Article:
U.S. Gulf Coast crude oil exports are flowing again after recent hurricanes took out 26 million barrels of offshore production, according to sources and Refinitiv Eikon data, with local prices easing as more shipments moved out of the region.
Hurricanes Ida and Nicholas damaged platforms, pipelines and processing hubs, shutting in most offshore production for weeks. Restarts continued on Thursday with about 28% of U.S. Gulf of Mexico crude output offline. Some vessels remained at sea waiting to load U.S. crude.
But of more than 50 tankers set to load U.S. crude for exports or to discharge imported oil in Texas and Louisiana through early October, the majority remained on track on Thursday, according to Refinitiv Eikon vessel tracking data. Just 22% were showing delays.
Some exporters of Mars crude, which is produced in the Gulf, have offered customers alternatives including switching to other crude grades, re-scheduling loadings or changing ports, traders involved in the sales said.
That strategy resulted in Mars prices <WTC-MRS> easing in recent days. After spiking to a $1.50 per barrel premium above the U.S. WTI, the highest since January, Mars for October delivery slid to a 50-cents per barrel discount to the U.S. benchmark on Wednesday, the lowest in two weeks.
However, some analysts said Mars would be the last grade to come back to the export market because of damage to a key offshore transfer hub. Royal Dutch Shell, which declared force majeure on contracts, continues to assess damage to the West Delta-143 platform, which controls the flow of oil from three large fields.
Some tankers that were scheduled to load at Louisiana ports in the last three weeks have diverted to Galveston Offshore Lightering Area (GOLA) and Corpus Christi, Texas, for loadings. Those ports are fully working after brief suspensions due to Hurricane Nicholas this week.
Corpus Christi exported 1.69 million bpd of crude in August, up about 100,000 bpd from July, the port said. Export data for September was not available.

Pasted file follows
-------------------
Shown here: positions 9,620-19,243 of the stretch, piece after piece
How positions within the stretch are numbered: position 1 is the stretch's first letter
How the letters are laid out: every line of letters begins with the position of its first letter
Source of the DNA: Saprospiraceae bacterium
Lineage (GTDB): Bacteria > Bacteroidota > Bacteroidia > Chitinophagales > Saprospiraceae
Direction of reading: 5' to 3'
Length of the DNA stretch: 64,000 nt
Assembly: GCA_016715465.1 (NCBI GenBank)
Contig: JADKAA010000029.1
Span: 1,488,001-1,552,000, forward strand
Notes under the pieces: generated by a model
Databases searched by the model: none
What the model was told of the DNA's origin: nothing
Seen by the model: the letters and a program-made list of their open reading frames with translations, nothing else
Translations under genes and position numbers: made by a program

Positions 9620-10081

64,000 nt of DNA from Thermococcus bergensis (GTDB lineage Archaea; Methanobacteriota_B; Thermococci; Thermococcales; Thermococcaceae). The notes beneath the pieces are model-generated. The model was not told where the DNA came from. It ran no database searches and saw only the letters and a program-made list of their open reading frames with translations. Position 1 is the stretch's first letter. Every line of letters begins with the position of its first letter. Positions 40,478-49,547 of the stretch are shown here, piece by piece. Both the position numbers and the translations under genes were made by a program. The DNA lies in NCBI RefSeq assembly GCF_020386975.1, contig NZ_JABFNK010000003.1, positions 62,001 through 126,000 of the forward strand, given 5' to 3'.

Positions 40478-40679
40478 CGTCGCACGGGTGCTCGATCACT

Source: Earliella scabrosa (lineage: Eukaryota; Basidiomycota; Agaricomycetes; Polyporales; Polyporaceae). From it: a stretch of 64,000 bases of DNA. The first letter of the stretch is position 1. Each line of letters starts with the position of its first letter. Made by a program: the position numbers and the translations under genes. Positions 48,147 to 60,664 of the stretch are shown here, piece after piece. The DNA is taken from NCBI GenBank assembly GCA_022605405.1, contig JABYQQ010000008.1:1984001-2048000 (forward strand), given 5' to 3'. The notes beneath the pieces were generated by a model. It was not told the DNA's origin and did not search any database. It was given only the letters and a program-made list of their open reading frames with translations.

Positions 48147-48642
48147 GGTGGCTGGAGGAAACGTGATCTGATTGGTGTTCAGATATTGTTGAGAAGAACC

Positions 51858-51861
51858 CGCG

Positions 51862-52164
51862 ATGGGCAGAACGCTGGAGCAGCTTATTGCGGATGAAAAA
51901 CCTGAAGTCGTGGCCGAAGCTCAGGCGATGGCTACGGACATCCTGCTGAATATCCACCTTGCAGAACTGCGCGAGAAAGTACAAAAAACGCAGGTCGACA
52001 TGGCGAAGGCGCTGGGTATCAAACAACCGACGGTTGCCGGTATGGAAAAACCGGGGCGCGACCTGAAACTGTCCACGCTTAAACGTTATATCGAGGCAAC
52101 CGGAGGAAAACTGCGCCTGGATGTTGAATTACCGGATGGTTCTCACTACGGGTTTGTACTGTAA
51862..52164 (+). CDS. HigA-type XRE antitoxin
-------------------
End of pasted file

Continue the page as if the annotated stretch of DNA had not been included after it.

SHIPS AT SEA
In contrast, the largest privately-owned U.S. export terminal, the Louisiana Offshore Oil Port (LOOP), has yet to receive its first vessel since Ida, Refinitiv data showed. Its storage caverns were only 26% utilized in August, the company said.
LOOP oil exports “show few signs of a pickup following Hurricane Ida,” said Reid I’Anson, senior commodity analyst at data provider Kpler. The port’s August departures included a single vessel taking 2 million barrels of Mars crude, “the lowest absolute total leaving LOOP in any given month since February,” he said.
Weekly U.S. crude exports in September have slipped to between 2.34 million barrels per day (bpd) and 2.62 million bpd, according to preliminary data from the U.S. Energy Information Administration, from 3 million bpd in late August.
REFINERS GET SUPPLIES
With about 500,000 barrels per day (bpd) of refining capacity offline since Ida, most Gulf Coast refineries have been able to meet demand with crude loans from the U.S. Strategic Petroleum Reserve and arriving supplies.
The Aframax tanker Crude Centurion, carrying 500,000 barrels of Mexican Maya crude, on Thursday was docked and discharging at a Phillips 66 refinery in Belle Chasse, Louisiana, according to Refinitiv data.
U.S. regulators are still reviewing offshore platforms and approving resumption of production. Of the 288 platforms evacuated during Ida, 42 remained unoccupied on Thursday, the Bureau of Safety and Environmental Enforcement (BSEE) said.
“Facilities sustaining damage may take longer to bring back online,” BSEE said in a written statement to Reuters.
(Reporting by Marianna Parraga in Houston and Devika Krishna Kumar in New York, additional reporting by Liz Hampton in Denver; Editing by David Gregorio)
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